A new paradigm for storage system

Tech July 24, 2012 00:00

By Trairatt Chaisamran

3,236 Viewed

In the world of enterprise business, IT is adopted to help businesses increase their productivity.


A variety of applications are deployed and linked to the enterprise’s database and storage system. The larger the organisation and more the number of branches, the greater the complexity of the IT system.
In the present IT environment, where every application works and runs concurrently, many organisations face a problem when some applications that have higher business priority are still queued in the bottleneck of the I/O system.
The situation can be compared to medical service in a hospital where there are patients with different levels of symptoms. Imagine a situation where doctors offered medical services only on a “first-come-first-served” basis instead of looking at the severity of the symptoms, causing patients in need of immediate attention to wait in the queue. It would have serious consequences. The problem, likewise, could also happen with the existing IT system.  
To tackle such a problem, many organisations have found a solution by increasing speed and accessibility by storing data of some applications separately. Even though this solution offers effectiveness on the matter, it brings a higher cost to the storage system while the overall problems remain unsolved.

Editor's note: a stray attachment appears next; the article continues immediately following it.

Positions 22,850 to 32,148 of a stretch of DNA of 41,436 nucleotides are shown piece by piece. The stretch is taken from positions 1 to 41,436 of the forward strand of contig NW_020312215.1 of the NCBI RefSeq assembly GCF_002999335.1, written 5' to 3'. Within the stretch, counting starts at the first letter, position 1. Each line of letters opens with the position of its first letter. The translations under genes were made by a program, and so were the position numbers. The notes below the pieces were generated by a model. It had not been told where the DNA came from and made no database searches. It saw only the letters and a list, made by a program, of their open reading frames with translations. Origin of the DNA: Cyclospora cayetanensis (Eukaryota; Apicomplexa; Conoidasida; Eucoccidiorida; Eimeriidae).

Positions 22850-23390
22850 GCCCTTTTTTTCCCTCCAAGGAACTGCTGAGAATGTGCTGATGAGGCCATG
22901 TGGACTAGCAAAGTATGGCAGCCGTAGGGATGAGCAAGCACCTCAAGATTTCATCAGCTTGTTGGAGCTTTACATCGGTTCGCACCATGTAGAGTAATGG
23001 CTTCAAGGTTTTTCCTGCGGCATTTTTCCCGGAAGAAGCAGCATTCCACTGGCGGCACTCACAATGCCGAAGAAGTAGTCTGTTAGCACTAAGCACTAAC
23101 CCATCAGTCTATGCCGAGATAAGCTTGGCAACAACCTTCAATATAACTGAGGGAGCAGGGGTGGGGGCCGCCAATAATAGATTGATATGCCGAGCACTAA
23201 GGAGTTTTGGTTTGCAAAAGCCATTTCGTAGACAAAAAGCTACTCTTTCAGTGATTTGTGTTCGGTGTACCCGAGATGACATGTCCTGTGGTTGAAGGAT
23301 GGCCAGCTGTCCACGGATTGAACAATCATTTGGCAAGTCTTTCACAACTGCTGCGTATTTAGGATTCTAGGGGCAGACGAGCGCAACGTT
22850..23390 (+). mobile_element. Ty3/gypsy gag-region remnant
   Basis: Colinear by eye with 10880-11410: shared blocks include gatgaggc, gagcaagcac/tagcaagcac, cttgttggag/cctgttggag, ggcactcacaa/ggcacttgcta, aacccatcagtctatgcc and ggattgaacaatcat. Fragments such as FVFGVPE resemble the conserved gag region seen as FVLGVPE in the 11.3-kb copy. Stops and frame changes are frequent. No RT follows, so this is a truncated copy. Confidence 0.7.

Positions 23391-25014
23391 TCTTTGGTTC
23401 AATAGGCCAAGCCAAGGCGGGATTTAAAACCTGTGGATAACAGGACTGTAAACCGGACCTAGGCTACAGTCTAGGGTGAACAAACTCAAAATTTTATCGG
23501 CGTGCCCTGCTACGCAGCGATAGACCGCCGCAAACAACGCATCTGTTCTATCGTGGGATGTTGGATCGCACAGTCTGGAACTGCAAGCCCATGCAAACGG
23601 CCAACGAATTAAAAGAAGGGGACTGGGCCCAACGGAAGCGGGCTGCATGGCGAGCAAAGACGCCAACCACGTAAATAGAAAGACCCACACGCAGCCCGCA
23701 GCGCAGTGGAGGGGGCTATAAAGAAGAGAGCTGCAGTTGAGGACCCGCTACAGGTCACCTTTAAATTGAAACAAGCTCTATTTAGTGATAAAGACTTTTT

Advanced technology is another factor that creates a loophole in the storage hardware system. As the microchip used for data processing hits “nanosecond” speed while the processing power in the storage drive works at “millisecond” speed, the system inevitably faces difficulty in data transfer in the drive’s I/O system. Expansion of storage is required even though the existing storage drive has not reached its full capacity.
The increasing number of drives makes the administration of storage system more complex. The growing internal operating cost on space expansion and energy consumption is also the following issue.
Administrating speed, capacity, and application priority in the storage system is critical. Each organisation needs to consider deploying an efficient storage solution that not only serves the storage’s workload but also is worth the investment. Today, the increase in storage drives is no longer the final answer to solve the problem as every additional drive also means rise in operational cost.
To better manage the storage system, the concept of Quality of Service (QoS) comes to play a significant role to help enterprises administrate the storage speed and capacity as well as specify application priority and its right of use.
Apart from managing the storage workload and application priority, the new method of QoS lets users determine QoS settings to maintain quality of service to best meet the requirements of business applications.
QoS provides dynamic flexibility, enabling business applications to be specified the quality of service for I/O sessions with a guaranteed minimal level of service. So, enterprises can ensure that all applications will get the service levels they require even though there are a mass of activities run on the system at that time.
It’s speculated that QoS will be an innovative solution that will change the face of the world’s storage system, allowing business enterprises to make best use of storage resources to serve the real requirements of business applications.
Trairatt Chaisamran is general manager of First Logic.